In the course of my learning electromagnetism, I’ve noticed there are a striking amount of symmetries in electrostatics and magnetostatics, almost down to replacing divergence operators with curl operators. For instance,
$$\vec P = \epsilon \vec E$$ $$\vec H = \mu \vec B$$
For linear media, and
$$\vec D = \epsilon_0 \vec E + \vec P$$ $$\vec B = \mu_0 (\vec H + \vec M)$$
And where $\vec H$ is defined, at least in Griffiths, in a completely analogous way to electric displacement, save for the typical curl operator that is usual for magnetostatics and a current density instead of charge density.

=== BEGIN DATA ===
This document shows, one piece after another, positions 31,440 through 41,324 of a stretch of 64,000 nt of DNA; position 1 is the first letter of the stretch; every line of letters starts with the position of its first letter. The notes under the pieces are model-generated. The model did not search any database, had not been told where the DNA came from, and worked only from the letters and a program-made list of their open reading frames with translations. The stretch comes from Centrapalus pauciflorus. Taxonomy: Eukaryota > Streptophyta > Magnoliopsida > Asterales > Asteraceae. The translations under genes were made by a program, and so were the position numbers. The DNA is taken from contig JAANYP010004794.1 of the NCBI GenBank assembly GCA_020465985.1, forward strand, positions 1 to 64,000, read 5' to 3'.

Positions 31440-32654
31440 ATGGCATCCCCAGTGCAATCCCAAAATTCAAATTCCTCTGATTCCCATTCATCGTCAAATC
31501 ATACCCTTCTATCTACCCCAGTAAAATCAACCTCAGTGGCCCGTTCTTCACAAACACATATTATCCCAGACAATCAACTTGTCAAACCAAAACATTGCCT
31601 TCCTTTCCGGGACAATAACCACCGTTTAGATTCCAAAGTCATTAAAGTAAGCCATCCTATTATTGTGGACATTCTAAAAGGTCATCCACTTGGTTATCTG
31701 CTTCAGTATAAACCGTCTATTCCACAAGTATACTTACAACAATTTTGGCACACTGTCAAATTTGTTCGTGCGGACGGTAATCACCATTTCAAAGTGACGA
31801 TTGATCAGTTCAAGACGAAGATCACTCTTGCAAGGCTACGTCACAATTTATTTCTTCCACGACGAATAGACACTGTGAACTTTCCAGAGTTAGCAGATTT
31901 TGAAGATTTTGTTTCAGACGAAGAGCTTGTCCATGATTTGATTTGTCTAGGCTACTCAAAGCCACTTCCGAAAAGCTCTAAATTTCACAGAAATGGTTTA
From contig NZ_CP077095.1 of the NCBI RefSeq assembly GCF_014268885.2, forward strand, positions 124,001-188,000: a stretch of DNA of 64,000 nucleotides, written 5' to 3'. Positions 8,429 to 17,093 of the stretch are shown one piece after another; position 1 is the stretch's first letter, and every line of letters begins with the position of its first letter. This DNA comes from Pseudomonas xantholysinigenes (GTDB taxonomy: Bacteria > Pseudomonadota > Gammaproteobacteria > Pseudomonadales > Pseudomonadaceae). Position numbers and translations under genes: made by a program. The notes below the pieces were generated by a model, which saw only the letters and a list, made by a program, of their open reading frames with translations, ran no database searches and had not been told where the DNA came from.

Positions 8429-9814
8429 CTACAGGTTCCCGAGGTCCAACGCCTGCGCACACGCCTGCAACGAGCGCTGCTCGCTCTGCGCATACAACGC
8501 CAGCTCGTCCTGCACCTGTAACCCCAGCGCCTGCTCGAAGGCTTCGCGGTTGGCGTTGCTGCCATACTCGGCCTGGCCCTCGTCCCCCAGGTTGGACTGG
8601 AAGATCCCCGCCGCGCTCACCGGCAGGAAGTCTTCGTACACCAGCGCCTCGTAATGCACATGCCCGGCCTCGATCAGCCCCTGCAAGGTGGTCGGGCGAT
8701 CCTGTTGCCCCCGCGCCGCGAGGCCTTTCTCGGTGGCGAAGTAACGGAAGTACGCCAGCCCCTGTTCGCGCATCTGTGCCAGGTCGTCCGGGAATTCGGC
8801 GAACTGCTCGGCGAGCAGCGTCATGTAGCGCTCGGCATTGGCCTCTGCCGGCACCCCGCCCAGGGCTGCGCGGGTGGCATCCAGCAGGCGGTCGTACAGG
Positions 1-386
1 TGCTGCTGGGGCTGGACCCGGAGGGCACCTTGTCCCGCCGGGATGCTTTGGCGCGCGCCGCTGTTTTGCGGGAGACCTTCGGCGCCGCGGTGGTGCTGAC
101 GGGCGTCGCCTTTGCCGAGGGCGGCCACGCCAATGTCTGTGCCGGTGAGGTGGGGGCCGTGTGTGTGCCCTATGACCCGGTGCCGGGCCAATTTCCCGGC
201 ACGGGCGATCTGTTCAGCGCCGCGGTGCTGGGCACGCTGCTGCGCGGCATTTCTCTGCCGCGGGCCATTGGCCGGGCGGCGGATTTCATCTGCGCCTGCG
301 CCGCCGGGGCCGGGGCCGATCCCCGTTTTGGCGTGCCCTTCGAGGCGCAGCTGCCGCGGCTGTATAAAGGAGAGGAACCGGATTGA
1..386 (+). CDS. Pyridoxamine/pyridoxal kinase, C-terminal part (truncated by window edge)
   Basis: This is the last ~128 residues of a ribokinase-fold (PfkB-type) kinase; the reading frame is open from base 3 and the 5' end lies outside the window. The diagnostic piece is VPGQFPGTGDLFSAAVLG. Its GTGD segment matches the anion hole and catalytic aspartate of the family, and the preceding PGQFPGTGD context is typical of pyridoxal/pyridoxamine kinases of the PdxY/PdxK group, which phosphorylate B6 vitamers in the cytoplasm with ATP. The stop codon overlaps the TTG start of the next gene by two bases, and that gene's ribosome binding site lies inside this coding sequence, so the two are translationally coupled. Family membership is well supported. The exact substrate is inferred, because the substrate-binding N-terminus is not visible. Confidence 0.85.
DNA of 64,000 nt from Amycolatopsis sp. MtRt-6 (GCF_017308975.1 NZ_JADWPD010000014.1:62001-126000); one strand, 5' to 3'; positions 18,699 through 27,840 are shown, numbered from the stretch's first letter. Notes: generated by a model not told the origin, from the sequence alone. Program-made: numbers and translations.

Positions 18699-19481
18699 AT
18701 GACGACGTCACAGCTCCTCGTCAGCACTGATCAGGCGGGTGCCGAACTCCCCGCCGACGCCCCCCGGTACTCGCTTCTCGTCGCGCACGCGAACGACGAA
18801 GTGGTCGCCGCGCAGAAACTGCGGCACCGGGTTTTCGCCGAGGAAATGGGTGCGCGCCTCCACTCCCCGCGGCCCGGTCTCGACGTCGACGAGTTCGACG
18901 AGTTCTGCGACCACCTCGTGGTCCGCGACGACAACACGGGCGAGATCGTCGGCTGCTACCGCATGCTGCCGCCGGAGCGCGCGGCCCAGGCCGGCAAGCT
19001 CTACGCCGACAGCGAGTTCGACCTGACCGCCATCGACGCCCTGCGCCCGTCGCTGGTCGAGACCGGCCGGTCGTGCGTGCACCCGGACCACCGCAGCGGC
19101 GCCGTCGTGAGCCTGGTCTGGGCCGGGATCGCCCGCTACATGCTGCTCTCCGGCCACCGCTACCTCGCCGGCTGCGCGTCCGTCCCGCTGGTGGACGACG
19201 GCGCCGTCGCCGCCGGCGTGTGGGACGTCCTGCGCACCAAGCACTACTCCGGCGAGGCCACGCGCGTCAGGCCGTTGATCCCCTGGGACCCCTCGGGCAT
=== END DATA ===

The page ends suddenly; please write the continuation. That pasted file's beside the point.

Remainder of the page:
I am tempted to say that the effects of polarization and magnetization are totally analogous, that “$\vec H$ is basically the magnetostatic equivalent of $\vec D$” since I have far more trouble visualizing magnetization than I do polarization so if I can get away with thinking this way it’d make my learning easier I think. Do I have it wrong? Am I justified in thinking things in terms of analogizing from polarization? Am I oversimplifying things massively? Be as pedantic as you’d like.